Jim Gaffigan: Mr. Universe
After seven previous albums, it’s easy to guess what Jim Gaffigan’s going to talk about on his latest, Mr. Universe, even before listening: fast food, his laziness, his paleness, his physique. And he’ll surely do “the voice”—his high-pitched impression of the incredulous, easily offended audience.
But Gaffigan anticipates this and is prepared. “Oh, he’s doing that voice already?” he says as “the voice” literally 35 seconds into Mr. Universe. Indeed, the album is one of Gaffigan’s most self-aware (he begins by tempering applause with, “What if I suck?”), which seems incredibly liberating. There are expectations, sure, but Gaffigan subverts them instantly, taking his material to more poignant, strange, and unabashedly silly places.
Take fast food, a staple ever since his Hot Pockets bit became so popular, audience members request it at shows like it’s “Freebird.” Mr. Universe sees Gaffigan deconstructing what makes these “restaurants” so nasty, then mocking himself for mocking them. When talking about McDonald’s, he admits he feels shame eating there, which allows him to immediately defend himself by deconstructing the idea of the restaurant itself—disposable culture. “It may take me a while to digest that Quarter Pounder With Cheese, but that tramp stamp is forever,” he quips.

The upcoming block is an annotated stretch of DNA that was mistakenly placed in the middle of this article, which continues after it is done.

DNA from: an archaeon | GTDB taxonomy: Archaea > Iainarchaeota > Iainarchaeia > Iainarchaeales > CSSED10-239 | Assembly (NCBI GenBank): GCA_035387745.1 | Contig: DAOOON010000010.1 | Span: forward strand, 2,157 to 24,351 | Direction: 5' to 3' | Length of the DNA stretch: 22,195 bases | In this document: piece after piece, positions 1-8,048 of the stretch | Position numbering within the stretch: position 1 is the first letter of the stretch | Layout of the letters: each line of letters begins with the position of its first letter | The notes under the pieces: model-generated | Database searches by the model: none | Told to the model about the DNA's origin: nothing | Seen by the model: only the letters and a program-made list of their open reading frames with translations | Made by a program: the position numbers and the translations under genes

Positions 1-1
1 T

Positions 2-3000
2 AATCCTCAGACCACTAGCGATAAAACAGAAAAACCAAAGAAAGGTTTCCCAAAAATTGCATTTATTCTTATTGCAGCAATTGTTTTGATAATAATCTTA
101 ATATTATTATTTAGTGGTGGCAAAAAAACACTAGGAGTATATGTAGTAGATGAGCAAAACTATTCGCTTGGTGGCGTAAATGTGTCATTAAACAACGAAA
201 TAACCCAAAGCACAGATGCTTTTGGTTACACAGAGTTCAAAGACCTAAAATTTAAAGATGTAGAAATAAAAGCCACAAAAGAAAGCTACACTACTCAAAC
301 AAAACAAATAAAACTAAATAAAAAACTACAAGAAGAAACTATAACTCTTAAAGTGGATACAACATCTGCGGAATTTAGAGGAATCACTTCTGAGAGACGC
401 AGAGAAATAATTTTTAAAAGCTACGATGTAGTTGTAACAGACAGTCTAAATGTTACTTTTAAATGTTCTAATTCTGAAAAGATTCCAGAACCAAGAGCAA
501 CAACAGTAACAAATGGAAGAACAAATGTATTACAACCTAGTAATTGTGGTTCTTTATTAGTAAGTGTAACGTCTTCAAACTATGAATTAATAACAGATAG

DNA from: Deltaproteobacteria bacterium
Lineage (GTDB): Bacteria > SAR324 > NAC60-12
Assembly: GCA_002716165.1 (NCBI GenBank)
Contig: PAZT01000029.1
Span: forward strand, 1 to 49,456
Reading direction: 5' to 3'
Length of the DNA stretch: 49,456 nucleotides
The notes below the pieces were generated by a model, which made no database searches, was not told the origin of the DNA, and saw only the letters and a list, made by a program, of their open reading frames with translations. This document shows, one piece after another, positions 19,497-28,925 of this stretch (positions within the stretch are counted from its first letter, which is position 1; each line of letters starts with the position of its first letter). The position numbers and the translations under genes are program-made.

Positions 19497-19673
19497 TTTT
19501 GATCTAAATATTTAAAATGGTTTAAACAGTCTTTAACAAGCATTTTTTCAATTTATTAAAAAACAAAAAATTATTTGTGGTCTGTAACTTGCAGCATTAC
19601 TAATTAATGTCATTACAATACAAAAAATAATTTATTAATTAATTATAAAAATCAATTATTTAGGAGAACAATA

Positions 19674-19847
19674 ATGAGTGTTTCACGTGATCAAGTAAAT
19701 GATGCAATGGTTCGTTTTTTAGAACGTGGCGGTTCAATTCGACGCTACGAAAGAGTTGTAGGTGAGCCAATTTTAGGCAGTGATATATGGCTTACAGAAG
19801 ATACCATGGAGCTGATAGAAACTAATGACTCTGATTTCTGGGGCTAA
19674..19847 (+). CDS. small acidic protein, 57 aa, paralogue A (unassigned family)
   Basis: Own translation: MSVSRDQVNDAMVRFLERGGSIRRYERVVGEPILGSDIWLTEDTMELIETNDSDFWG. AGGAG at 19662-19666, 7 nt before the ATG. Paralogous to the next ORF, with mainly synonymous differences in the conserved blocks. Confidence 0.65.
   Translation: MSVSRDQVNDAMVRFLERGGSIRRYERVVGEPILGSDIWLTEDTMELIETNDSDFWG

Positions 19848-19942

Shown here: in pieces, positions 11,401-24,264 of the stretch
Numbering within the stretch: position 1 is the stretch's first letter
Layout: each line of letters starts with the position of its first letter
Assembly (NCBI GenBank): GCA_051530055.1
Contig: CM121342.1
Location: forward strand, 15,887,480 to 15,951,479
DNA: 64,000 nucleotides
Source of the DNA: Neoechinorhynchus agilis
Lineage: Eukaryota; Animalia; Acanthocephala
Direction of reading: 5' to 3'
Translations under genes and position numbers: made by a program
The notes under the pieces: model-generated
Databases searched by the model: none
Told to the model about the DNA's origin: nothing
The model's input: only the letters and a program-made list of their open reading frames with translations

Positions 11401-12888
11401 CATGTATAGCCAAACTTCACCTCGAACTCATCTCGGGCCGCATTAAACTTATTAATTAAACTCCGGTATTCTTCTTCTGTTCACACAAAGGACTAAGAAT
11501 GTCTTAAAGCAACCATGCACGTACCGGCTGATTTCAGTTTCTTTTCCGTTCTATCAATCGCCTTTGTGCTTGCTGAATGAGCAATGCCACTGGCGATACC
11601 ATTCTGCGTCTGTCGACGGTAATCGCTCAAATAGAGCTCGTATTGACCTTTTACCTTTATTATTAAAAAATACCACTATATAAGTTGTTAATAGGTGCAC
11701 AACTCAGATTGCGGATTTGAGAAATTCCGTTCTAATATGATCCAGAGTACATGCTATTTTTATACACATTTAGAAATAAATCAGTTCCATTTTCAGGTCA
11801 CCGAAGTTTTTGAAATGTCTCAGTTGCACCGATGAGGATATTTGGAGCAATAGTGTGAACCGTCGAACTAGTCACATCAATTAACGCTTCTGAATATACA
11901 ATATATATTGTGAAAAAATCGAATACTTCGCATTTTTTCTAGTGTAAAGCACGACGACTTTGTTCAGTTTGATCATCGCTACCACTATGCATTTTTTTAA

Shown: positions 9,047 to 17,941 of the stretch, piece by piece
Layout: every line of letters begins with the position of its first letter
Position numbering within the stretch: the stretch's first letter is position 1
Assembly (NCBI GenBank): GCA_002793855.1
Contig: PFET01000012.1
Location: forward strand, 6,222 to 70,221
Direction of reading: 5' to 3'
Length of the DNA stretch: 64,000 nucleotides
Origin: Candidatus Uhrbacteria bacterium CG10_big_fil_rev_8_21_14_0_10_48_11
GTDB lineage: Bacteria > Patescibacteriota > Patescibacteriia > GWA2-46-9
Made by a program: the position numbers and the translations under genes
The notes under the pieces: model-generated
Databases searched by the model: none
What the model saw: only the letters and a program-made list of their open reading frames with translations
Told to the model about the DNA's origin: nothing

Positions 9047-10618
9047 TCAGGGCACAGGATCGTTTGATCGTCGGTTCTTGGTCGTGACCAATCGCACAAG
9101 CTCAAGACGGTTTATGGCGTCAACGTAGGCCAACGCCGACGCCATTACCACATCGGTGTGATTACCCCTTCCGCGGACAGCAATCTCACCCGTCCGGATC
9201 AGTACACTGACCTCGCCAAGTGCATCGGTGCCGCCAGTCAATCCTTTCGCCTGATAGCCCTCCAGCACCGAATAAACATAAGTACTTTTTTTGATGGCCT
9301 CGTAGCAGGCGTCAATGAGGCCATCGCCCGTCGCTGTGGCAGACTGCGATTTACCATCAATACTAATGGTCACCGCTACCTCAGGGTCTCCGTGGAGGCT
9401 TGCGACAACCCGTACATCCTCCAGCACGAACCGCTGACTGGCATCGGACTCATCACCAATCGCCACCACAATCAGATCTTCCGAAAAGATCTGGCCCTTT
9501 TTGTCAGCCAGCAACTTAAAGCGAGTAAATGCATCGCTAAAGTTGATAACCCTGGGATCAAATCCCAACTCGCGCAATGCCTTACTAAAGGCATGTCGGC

Gaffigan’s also very aware of how he comes across onstage, which brings a personal and surprising touch to his other major joke staple: laziness. His weight is a hot topic, and the entry point is the simple line, “I don’t have a personal trainer,” followed by “the voice”: “Really? That’s a shock.” With the audience on board, he can poke fun at every aspect of working out, gym culture, running stores, and personal trainers, neatly tying more than 13 minutes of tight material with a quip about seeing disgusting people at the gym, only to realize he’s staring at his own reflection.
Mr. Universe finds freedom in self-awareness—the kind of freedom that can get laughs throughout a whale joke by simply repeating a whale sound, or doing an Arnold Schwarzenegger impression, then wondering why it is that everyone in the world has a great Ah-nold in their back pocket. In fact, his final bit sums up the goofy meta-ness perfectly: He pretend-calls a credit-card company to challenge a purchase of ExtenZe, and winds up having a long chat with the fake operator—while acknowledging that he’s not using a real phone—for a full two minutes. Gaffigan lets the audience into his world, and he comes off more endearing for it.